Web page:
Sunday, 20 November 2016

Tyr - the slayer rune - opens Wardruna's album Ragnarok

The album Ragnarok (2016) finishes Wardruna's trilogy Runaljod (sound of runes). In three albums Einar Selvik and his band interprets the 24 runes of the elder futhark (the old rune alphabet). Prior to Ragnarok, they have released Gap var Ginnunga (2009) and Yggdasil (2013), and in each album, they present melodies interpreting eight runes - plus extra melodies, like the popular Helvegen (the road to Hel).

John Snow aka Terje Hillesund (author of The Slayer Rune) at Eidsivablot waiting for Wardruna to play
John Snow aka Terje Hillesund (to the right) at Eidsivablot
waiting for Wardruna to play.

In Norse mythology, Ginnungagap is the name of the deep chasm or gap in which the world was created. Yggdrasil is the name of a huge ash tree, the world tree, and Ragnarok is the end of the world; the final battle in which gods and humans will perish.

Tyr is the name of a rune and the title on the first song in Wardruna's last album. Tyr is originally a Norse god of war. He put his right hand in the mouth of the wolf Fenrir who bit the hand off after the gods had bound him with an unbreakable ribbon.

Einar Selvik from Wardruna interprets the rune Tyr in Ragnarok, 
the third album in the Runaljod trilogy.
Einar Selvik from Wardruna interprets the rune Tyr in Ragnarok,
the third album in the Runaljod trilogy.

The Old Icelandic Rune Poem says about the Tyr rune, that "Tyr is a one-handed god / and a wolf's leftover / and the temple's chief." In The Lay of Sigrdrifa (in The Poetic Edda) Sigurd the Dragonslayer wakes up a valkyrie, Sigerdrifa, who starts giving him words of wisdom and advice. In the sixth stanza of the lay, she tells Sigurd how to use the Tyr rune:

Victory-rune you must cut if you want to have victory,
and cut them on your sword-hilt;
some on the blade-guards, some on the plates,
and invoke Tyr twice.

In my book The Slayer Rune, this is exactly what the young hero Sigurd Haraldson does. Sigurd (who is later called Sigve the Awful) carves Tyr on his sword-hilt and gives it magic powers, but without knowing the consequences. Tyr, of course, is the slayer rune.

Monday, 14 November 2016

New Book from John Snow

Terje Hillesund aka John Snow is writing a
new book about Sigve the Awful, the
fifth book in The Viking Series

I am glad to tell that I'm writing a new book in the Saga of Sigve the Awful. It's the fifth book in the series, but I haven't decided on the title. War is building in the northern countries, and King Harald Greycloak of Norway sends Sigve to spy on his uncle, King Harald Bluetooth of Denmark. In the brewing struggles, the opponents are many, and everyone seems ready to betray everyone, even their closest kin. In the the bed chambers, powerful women are inciting their men to fight, and Queen Gunnhild, The Bitch Queen, is an active player.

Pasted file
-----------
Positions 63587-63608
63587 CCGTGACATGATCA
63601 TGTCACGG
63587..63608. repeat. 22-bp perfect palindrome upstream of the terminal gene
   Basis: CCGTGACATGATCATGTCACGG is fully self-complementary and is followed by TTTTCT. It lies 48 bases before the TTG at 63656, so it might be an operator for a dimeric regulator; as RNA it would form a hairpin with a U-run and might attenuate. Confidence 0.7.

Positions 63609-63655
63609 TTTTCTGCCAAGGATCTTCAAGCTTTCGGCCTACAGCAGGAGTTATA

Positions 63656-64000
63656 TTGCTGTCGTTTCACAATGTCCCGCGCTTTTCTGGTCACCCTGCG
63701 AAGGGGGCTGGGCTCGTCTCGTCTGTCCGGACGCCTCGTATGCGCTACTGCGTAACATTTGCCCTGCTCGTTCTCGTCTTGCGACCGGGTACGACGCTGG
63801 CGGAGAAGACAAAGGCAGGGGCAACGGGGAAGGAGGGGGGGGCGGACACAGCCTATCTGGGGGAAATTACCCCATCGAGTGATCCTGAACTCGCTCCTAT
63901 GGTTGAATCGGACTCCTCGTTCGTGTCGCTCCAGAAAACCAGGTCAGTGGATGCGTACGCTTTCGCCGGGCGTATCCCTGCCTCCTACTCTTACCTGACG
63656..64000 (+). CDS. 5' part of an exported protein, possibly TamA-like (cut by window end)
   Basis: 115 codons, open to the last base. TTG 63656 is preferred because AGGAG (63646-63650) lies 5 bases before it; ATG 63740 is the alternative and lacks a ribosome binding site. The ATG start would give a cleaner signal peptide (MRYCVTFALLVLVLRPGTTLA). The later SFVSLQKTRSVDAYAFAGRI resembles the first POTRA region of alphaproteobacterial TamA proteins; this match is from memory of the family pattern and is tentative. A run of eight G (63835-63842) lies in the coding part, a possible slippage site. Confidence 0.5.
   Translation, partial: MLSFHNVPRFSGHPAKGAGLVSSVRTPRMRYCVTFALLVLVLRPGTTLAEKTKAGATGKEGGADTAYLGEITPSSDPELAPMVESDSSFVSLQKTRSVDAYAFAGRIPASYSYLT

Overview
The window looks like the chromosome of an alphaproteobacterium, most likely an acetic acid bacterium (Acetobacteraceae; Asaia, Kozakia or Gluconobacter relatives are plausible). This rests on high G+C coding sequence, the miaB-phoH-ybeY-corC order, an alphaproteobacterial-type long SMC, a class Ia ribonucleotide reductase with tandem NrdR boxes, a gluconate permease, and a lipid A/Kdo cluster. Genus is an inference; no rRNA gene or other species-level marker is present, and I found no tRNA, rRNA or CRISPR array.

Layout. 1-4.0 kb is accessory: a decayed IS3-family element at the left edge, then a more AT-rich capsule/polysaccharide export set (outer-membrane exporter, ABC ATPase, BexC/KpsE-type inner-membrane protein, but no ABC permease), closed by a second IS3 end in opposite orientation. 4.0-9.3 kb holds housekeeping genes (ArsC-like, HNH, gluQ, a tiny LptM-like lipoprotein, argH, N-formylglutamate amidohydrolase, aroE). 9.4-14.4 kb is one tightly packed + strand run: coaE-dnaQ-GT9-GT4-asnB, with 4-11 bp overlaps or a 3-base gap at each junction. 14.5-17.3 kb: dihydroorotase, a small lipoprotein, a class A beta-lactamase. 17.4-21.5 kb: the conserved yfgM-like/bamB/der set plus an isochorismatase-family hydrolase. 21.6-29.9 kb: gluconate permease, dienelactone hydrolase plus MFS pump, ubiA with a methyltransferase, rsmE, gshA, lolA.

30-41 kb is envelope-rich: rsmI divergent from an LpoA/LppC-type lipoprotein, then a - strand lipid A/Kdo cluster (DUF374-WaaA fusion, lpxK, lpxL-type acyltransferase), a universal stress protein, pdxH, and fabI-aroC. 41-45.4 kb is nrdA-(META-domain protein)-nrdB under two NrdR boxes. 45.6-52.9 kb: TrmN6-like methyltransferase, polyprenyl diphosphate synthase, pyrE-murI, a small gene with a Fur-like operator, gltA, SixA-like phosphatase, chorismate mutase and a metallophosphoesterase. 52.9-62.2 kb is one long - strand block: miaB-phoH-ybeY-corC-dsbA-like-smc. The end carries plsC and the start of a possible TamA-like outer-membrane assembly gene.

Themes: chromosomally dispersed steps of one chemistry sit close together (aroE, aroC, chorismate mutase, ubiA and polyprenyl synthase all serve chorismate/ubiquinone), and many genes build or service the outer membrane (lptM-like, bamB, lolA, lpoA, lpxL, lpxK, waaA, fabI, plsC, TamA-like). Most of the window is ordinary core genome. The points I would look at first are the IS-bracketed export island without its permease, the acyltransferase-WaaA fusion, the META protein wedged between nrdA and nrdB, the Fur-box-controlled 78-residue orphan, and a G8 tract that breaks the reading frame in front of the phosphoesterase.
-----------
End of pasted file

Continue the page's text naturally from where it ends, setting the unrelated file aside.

I've thought of calling the book "Vikings at War", but I'm not sure yet.

Everyone who writes historical fiction does a lot of research. In my stories, I describe Viking environments and events (buildings, weapons, food, ships, battles) as accurate as possible, and to do so, I travel to important museums and historical sites, I visit reconstructed Viking houses, I follow the building of longships, I search the Internet, but first of all I read books.

Here, I'd like to present some of the these books. As in my stories about Sigve the Awful, love, warfare, history, and mythology are themes in the books below .

Vikings at WarVikings at War by Kim Hjardar
My rating: 5 of 5 stars

Vikinger i krig meaning "Vikings at War" is a very good Norwegian book about Viking warfare; now coming in English. It tells about the Vikings as raiders and conquerors, and the book describes how they established long-lasting realms in Ireland, Scotland, England, France and Russia. The book is beautifully illustrated with a wealth of informative photos, drawings, maps and graphics. It describes Viking war strategies at sea and on land, and it contains an especially interesting chapter about Viking weapons: their use and the weapons mythological and religious significance.

RagnarokRagnarok by A.S. Byatt
My rating: 5 of 5 stars

A.S. Byatt’s Ragnarok: The End of the Gods is a great book: well-written, interesting, exciting. I read it twice.

Ragnarok is about a little girl. Evacuated from Sheffield, she grows up in the English Second World War countryside. Here she starts reading the English version of the German book Asgard and the Gods. Digging into the mind of the child, Byatt simultaneously tells the girl’s life, her experiences with Asgard and the Gods, and the story of the Norse gods and Ragnarok. It’s elegant.

I don’t understand the end of the book. Does it give a stripe of hope? I don’t know. In Voluspå (the great Edda poem telling of the World’s beginning and end), a new and cleansed Earth rises after Ragnarok. But I prefer to believe that the Vikings and Byatt see Ragnarok as the ultimate destruction. Humanity lives and dies. End of story.

Sven Tveskæg - Danernes sidste vikingSven Tveskæg - Danernes sidste viking by Preben Mørkbak
My rating: 4 of 5 stars

I read this book a few years ago, and I found it interesting and well-researched, but a bit slow. In my opinion, the most exciting part was the descriptions of the difficult relationship between Svein Forkbeard (Sven Tveskæg) and his father Harald Bluetooth.

When I read it again, it is to get some inspiration for a book I'm writing in which Svein Forkbeard is but a boy, but in which Harald Bluetooth plays a decisive role. My book is fifth in a series, and it follows The Bitch Queen in which Gunnhild Kingsmother is a major character. She is Svein Forkbeard's aunt and Harald Bluetooth's sister, and like all writers I'm stealing from others. So, thank you Preben Mørbak for your portrayal of Bluetooth!

View all my reviews